Sunday, September 18, 2016

Russian State Duma, Regional and Local Elections

Russian State Duma, Regional and Local Elections

by Stephen Lendman

Independent monitors call Russian elections open, free and fair - mocking America’s money-controlled farcical process, fantasy democracy for its privileged few alone, duopoly power winning every time before polls open, voters having no say over how they’re governed.

On Sunday, September 18, Russians will elected 450 State Duma lower house members, along with numerous regional and municipal officials in 39 nationwide regions.

Thousands of polling stations opened at 8:00AM, remaining open until 8:00PM. RT International explained voting will go on for 22 hours because of Russia’s vast territory - from the Western Kaliningrad Oblast to the Far East Pacific.

State Duma representatives are elected under a split system - 225 by party membership, the other 225 representing one-seat constituencies.

More than 111 million Russians are eligible to vote, no minimal turnout required. Voters have 14 parties to choose from - vastly different from America’s one-party rule with two right wings, independents virtually shut out.

Parties competing include United Russia, the Communist Party of Russia, the Liberal Democratic Party, A Just Russia, Russia’s Patriots, Civil Platform, the Green Party, the Party of Growth, Parnas, Civil Power, Russia’s Communists, Yabloko, Rodina, and the Russian Party of Pensioners for Justice.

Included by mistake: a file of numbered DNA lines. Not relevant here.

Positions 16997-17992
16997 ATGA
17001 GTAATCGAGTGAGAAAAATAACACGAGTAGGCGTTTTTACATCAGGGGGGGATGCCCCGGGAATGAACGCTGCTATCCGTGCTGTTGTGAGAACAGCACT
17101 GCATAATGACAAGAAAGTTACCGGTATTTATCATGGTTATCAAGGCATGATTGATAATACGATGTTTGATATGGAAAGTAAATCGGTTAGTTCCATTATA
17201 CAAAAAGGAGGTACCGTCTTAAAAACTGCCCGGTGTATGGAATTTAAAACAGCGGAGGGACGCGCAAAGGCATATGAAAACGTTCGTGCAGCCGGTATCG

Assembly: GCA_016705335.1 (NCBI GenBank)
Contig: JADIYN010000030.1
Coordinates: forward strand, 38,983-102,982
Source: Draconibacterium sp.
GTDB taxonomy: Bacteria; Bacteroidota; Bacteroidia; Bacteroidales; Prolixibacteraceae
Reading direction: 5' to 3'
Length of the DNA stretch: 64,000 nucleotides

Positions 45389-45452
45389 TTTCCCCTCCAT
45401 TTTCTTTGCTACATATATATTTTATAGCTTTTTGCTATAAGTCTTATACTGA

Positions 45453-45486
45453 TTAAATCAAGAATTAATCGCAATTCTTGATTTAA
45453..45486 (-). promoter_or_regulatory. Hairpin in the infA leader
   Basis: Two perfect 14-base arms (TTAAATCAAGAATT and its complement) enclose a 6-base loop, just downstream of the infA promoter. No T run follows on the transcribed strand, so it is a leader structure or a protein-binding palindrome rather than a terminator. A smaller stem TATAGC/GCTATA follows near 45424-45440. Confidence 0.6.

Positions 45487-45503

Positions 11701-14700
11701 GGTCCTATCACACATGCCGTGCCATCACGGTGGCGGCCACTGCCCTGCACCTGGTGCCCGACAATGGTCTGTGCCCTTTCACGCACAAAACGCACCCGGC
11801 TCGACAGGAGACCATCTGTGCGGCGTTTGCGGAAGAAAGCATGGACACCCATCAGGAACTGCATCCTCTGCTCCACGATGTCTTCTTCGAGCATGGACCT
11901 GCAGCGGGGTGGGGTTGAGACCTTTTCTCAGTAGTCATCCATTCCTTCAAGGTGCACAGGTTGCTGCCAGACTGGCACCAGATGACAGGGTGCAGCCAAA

A 5% electoral threshold is required to qualify for holding any Duma seats. Over 103,000 candidates are competing at the federal, regional and municipal levels.

Any citizen aged 18 or over may vote including expats living temporarily or permanently abroad, prisoners and legally incapable people excluded.

RT explained voting in remote regions began before polls opened nationwide because election committees need extra time and effort to arrive at their stations.

A follow-up article will report on results when they’re known. Vladimir Putin’s United Russia Party is expected to remain most popular. In December 2011 elections, it won 49.67% of the votes - far ahead of other parties, the Communist Party finishing second with 19.15% electorate support.

Stephen Lendman lives in Chicago. He can be reached at 

His new book as editor and contributor is titled "Flashpoint in Ukraine: How the US Drive for Hegemony Risks WW III."

Visit his blog site at 

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